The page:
Writers and artists throughout history have called upon the Muse as a goddess of creativity who whispers inspiration into the ears of her devotees. The ancient Greeks believed that Apollo was attended by nine Muses, who were themselves the daughter of Mnemosyne, the goddess of memory. The twentieth-century British poet and novelist, Robert Graves called his Muse the White Goddess and wrote an eponymous book filled with his ecstatic praise of her.

Hindus and Buddhists call this white goddess of inspiration and creative flow Saraswati. She rides a white swan down a gently rippling river while she strums her veena, a kind of Indian lute. (If you’re a Western person who would like to learn more about meditating on Saraswati, I highly recommend Sally Kempton’s book, Awakening Shakti.)

If the concept of a literal goddess doesn’t work for you, you can think of the Muse as an archetype, a fairy godmother or sibyl deep within yourself.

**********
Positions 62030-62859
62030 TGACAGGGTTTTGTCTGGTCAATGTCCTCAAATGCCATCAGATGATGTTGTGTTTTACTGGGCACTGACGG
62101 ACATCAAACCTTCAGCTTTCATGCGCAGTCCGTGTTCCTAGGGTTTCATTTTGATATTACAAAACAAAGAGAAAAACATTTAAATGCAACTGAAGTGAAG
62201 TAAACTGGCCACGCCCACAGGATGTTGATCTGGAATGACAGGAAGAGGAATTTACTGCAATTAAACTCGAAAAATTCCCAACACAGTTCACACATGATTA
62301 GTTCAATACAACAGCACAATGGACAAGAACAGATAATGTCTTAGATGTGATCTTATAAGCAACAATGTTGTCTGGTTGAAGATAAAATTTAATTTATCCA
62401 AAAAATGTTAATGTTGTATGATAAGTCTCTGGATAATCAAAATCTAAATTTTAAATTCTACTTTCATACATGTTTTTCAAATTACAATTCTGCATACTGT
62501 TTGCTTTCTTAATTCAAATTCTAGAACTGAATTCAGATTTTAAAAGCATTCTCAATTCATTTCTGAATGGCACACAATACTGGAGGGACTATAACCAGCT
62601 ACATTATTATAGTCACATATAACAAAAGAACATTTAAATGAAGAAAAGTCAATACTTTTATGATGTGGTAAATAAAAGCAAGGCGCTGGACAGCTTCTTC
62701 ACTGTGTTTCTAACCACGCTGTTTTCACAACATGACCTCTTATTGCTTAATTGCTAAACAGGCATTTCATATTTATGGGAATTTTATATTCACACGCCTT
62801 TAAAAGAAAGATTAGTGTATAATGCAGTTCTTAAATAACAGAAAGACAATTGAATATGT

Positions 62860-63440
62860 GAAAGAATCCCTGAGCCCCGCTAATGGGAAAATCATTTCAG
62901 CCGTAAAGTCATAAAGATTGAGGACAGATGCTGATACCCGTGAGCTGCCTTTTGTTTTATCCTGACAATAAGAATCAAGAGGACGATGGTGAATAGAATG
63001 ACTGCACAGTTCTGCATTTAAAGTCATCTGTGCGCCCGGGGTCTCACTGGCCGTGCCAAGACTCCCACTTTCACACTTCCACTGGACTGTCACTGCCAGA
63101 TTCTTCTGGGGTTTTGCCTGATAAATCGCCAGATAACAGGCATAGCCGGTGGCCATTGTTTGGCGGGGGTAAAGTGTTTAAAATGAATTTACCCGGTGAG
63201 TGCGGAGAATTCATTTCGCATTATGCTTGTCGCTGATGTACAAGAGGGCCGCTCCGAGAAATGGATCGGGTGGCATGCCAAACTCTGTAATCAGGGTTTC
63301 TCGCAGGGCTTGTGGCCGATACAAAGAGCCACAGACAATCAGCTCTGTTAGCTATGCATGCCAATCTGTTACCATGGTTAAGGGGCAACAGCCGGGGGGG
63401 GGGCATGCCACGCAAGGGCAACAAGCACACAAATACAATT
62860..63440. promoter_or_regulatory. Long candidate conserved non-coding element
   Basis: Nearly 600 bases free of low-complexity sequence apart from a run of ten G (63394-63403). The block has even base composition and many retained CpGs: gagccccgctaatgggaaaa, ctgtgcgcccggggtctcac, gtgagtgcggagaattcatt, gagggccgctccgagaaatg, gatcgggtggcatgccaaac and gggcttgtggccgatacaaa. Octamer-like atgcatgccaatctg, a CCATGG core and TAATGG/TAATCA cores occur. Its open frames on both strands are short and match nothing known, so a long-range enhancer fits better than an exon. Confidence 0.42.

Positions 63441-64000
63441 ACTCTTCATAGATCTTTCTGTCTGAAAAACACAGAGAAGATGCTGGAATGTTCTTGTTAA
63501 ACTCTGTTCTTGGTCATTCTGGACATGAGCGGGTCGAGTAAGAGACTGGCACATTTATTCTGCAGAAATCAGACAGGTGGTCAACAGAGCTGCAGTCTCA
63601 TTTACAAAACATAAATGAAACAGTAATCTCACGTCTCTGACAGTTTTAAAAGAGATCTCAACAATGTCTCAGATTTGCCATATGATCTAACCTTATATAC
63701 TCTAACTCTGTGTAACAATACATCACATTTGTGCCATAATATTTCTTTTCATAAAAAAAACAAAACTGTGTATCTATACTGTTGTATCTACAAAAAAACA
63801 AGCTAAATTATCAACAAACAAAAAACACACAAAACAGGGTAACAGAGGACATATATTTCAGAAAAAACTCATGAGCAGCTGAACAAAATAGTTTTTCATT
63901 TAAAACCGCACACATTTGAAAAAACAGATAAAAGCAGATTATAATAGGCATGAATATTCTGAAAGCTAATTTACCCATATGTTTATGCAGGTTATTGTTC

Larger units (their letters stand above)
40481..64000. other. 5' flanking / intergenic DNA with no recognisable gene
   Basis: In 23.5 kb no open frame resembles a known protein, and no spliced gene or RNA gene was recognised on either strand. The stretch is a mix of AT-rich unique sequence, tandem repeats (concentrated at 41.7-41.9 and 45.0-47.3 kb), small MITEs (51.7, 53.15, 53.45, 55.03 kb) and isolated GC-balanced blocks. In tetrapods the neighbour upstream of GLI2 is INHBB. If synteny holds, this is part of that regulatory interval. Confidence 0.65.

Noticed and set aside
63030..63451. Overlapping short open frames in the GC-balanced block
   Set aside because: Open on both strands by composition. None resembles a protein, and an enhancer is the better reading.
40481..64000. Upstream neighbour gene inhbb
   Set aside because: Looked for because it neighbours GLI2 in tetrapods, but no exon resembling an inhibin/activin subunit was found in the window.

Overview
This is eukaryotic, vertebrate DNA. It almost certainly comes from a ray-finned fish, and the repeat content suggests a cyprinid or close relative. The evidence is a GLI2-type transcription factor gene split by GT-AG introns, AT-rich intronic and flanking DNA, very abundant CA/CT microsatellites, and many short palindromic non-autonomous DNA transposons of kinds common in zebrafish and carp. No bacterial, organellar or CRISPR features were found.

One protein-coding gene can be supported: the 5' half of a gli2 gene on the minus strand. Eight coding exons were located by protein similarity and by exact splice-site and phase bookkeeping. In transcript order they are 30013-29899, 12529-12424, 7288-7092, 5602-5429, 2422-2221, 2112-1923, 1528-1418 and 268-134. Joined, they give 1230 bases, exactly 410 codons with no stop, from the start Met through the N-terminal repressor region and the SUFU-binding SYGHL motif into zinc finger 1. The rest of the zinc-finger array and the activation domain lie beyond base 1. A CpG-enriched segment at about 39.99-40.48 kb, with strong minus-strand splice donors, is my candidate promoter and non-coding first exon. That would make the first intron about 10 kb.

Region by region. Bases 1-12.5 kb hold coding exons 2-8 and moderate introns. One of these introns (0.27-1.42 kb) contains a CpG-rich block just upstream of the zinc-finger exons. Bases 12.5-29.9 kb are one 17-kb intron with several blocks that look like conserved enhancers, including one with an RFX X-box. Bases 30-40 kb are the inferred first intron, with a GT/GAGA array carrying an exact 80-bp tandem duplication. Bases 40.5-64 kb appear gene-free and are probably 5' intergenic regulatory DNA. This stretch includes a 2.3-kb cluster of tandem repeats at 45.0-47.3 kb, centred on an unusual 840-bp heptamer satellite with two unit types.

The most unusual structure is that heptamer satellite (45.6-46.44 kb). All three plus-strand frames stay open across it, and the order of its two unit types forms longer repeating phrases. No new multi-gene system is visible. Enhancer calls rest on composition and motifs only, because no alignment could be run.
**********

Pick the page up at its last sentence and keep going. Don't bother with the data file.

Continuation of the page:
So how can we connect with the Muse?

Find a quiet place to sit alone for at least twenty minutes. You can sit on a regular upright chair—no need to go out and buy a special cushion. Close your eyes and imagine a grounding cord dropping from the base of your spine and reaching deep into the earth like a tree root. When you feel grounded and centered, visualize yourself sitting on the bank of a softly flowing stream. Inhabit this space fully. What time of day is it? Does the sun or the moon shine in the sky? What is the landscape like?